The hot tub boat
The Seattle area is home to many scenic bodies of water; however, the climate rarely lends itself for people wanting to jump in any of them. This fact made the area ideal for one of the marine industry’s most novel creations: The Hot Tub Boat.
Although built to each order, the standard hot tub boat is 15 feet long and 6 feet wide. The majority of the deck is a fully functional hot tub, and it is steered with a joystick. It is powered by a 2-horsepower-equivalent electric motor.
Adam Karpenske, owner of Hot Tub Boats, came up with the idea when he wanted to install a hot tub in his floating home, but did not want to make a hole in his deck. He looked at his 13-foot Boston Whaler dingy, and the idea was born. Karpenske also owns a custom wood boat building company called Karpenske Marine Company, so the skills were already there to build the Hot Tub Boat.
“This is perfect for here, the water never freezes, and there is maybe two or three days in the summer when you feel like swimming,” Karpenske said. “[Seattle] is a great place to do this.”
Currently, Karpenske and Hot Tub Boats both rent and sell the boats. Prospective owners are able to customize their boat, which can range anywhere from a more powerful motor to a different stereo to even the installation of a flat-screen television.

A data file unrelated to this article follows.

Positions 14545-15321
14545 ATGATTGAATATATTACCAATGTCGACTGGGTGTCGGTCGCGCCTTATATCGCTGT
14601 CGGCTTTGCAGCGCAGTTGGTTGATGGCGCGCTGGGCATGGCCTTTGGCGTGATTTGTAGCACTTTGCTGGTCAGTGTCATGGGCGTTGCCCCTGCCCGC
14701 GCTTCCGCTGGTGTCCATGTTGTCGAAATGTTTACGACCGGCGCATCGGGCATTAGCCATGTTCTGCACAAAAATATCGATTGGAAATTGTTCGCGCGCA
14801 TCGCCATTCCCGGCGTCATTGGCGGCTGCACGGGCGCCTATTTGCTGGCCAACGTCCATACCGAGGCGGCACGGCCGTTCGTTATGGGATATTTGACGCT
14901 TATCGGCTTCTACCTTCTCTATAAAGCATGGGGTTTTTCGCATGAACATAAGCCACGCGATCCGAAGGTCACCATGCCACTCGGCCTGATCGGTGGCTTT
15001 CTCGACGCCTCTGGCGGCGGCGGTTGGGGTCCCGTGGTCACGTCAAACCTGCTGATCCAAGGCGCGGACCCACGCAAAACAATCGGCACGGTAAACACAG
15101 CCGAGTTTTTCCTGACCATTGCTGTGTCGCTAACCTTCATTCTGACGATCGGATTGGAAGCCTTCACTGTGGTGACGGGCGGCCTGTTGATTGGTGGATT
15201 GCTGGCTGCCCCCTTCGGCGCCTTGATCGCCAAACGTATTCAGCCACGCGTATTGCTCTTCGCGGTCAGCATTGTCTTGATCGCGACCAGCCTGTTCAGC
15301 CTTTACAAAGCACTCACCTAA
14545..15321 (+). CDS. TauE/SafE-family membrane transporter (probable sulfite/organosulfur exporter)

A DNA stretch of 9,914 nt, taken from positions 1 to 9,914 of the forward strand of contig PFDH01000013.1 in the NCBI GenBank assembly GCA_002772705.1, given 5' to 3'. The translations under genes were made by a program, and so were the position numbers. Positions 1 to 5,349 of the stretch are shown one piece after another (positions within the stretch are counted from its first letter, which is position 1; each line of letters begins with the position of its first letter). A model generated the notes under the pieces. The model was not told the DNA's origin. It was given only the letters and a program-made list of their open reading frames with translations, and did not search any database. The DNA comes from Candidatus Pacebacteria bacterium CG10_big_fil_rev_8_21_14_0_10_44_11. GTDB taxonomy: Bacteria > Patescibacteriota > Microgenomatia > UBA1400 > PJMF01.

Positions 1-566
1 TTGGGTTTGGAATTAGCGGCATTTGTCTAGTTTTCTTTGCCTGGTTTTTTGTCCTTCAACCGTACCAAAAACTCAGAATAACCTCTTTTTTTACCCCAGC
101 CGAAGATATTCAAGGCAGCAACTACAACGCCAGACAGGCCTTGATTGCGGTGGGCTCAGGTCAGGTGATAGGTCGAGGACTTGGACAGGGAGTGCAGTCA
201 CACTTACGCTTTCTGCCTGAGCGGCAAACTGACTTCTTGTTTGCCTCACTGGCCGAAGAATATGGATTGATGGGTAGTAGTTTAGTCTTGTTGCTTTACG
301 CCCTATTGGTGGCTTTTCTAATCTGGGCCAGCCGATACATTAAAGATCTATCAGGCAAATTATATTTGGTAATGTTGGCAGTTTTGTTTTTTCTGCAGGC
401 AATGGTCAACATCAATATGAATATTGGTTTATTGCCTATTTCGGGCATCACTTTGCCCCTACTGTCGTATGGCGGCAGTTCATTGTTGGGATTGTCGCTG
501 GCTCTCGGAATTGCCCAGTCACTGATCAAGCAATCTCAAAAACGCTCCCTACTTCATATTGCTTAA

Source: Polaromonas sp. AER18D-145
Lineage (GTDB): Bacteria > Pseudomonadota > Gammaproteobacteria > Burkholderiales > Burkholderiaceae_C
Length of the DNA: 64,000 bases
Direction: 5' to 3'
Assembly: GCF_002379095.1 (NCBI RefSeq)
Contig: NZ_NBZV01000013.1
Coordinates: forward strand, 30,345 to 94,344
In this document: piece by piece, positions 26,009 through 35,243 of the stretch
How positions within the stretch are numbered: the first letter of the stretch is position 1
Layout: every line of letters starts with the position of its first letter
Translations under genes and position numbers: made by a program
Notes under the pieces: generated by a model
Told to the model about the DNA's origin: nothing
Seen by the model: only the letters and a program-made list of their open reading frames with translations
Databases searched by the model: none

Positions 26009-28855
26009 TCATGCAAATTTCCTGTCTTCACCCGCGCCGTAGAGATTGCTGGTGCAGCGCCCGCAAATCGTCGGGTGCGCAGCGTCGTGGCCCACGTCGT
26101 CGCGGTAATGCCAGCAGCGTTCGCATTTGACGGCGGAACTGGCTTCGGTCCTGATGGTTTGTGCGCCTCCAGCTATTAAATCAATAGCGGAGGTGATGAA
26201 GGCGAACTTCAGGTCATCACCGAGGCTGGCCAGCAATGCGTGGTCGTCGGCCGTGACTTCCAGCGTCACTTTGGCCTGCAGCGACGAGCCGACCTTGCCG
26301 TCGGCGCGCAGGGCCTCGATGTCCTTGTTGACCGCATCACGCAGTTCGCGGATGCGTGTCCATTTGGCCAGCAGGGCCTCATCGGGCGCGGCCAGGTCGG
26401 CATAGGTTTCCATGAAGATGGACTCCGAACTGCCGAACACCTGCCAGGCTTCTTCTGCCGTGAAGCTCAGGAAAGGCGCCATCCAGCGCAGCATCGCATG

“We come from a custom boat builder background, and that is what we are good at,” he said.
The rental operation, according to Karpenske, was initially implemented to be able to support the company as a whole. However, he said he did not expect the amount of rental requests he has received, booking as many as six different parties in a single day.
Typical customers of Hot Tub Boats have waterfront or floating homes, and many own large yachts, according to Karpenske.
The product is unique, and it is fun, both of which Karpenske attributes when explaining the reasoning for the national media attention his company has received. Thanks to media outlets like Gizmodo.com, daily hits on the Hot Tub Boats’ website went from 300 when it was first launched to more than 25,000 in just two weeks.
“We think we got this really great, fun thing going,” Karpenske said. “…And everyone else in the world seems to think it is a really fun thing as well.”